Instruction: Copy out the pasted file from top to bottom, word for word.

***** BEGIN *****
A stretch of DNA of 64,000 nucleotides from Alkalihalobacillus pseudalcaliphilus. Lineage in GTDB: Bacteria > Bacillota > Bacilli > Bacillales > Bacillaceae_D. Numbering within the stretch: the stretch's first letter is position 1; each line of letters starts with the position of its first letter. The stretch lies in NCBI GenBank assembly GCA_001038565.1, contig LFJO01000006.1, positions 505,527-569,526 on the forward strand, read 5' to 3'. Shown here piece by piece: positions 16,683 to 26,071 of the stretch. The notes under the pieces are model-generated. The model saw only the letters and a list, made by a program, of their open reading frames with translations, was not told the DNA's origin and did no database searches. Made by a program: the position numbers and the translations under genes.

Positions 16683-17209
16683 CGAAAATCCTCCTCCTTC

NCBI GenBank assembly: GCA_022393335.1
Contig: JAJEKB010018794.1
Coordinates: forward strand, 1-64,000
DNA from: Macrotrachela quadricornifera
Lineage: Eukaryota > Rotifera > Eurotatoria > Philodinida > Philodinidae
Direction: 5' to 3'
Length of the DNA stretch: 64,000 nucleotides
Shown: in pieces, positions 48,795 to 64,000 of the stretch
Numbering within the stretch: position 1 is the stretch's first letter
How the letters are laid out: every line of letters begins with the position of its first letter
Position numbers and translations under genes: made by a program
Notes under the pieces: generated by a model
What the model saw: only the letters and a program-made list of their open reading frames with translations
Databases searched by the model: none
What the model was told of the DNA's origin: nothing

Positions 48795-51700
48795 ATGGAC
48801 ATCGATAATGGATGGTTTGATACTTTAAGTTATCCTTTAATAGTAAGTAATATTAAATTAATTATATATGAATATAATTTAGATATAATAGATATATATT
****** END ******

A stretch of DNA of 64,000 nucleotides from Alkalihalobacillus pseudalcaliphilus. Lineage in GTDB: Bacteria > Bacillota > Bacilli > Bacillales > Bacillaceae_D. Numbering within the stretch: the stretch's first letter is position 1; each line of letters starts with the position of its first letter. The stretch lies in NCBI GenBank assembly GCA_001038565.1, contig LFJO01000006.1, positions 505,527-569,526 on the forward strand, read 5' to 3'. Shown here piece by piece: positions 16,683 to 26,071 of the stretch. The notes under the pieces are model-generated. The model saw only the letters and a list, made by a program, of their open reading frames with translations, was not told the DNA's origin and did no database searches. Made by a program: the position numbers and the translations under genes.

Positions 16683-17209
16683 CGAAAATCCTCCTCCTTC

NCBI GenBank assembly: GCA_022393335.1
Contig: JAJEKB010018794.1
Coordinates: forward strand, 1-64,000
DNA from: Macrotrachela quadricornifera
Lineage: Eukaryota > Rotifera > Eurotatoria > Philodinida > Philodinidae
Direction: 5' to 3'
Length of the DNA stretch: 64,000 nucleotides
Shown: in pieces, positions 48,795 to 64,000 of the stretch
Numbering within the stretch: position 1 is the stretch's first letter
How the letters are laid out: every line of letters begins with the position of its first letter
Position numbers and translations under genes: made by a program
Notes under the pieces: generated by a model
What the model saw: only the letters and a program-made list of their open reading frames with translations
Databases searched by the model: none
What the model was told of the DNA's origin: nothing

Positions 48795-51700
48795 ATGGAC
48801 ATCGATAATGGATGGTTTGATACTTTAAGTTATCCTTTAATAGTAAGTAATATTAAATTAATTATATATGAATATAATTTAGATATAATAGATATATATT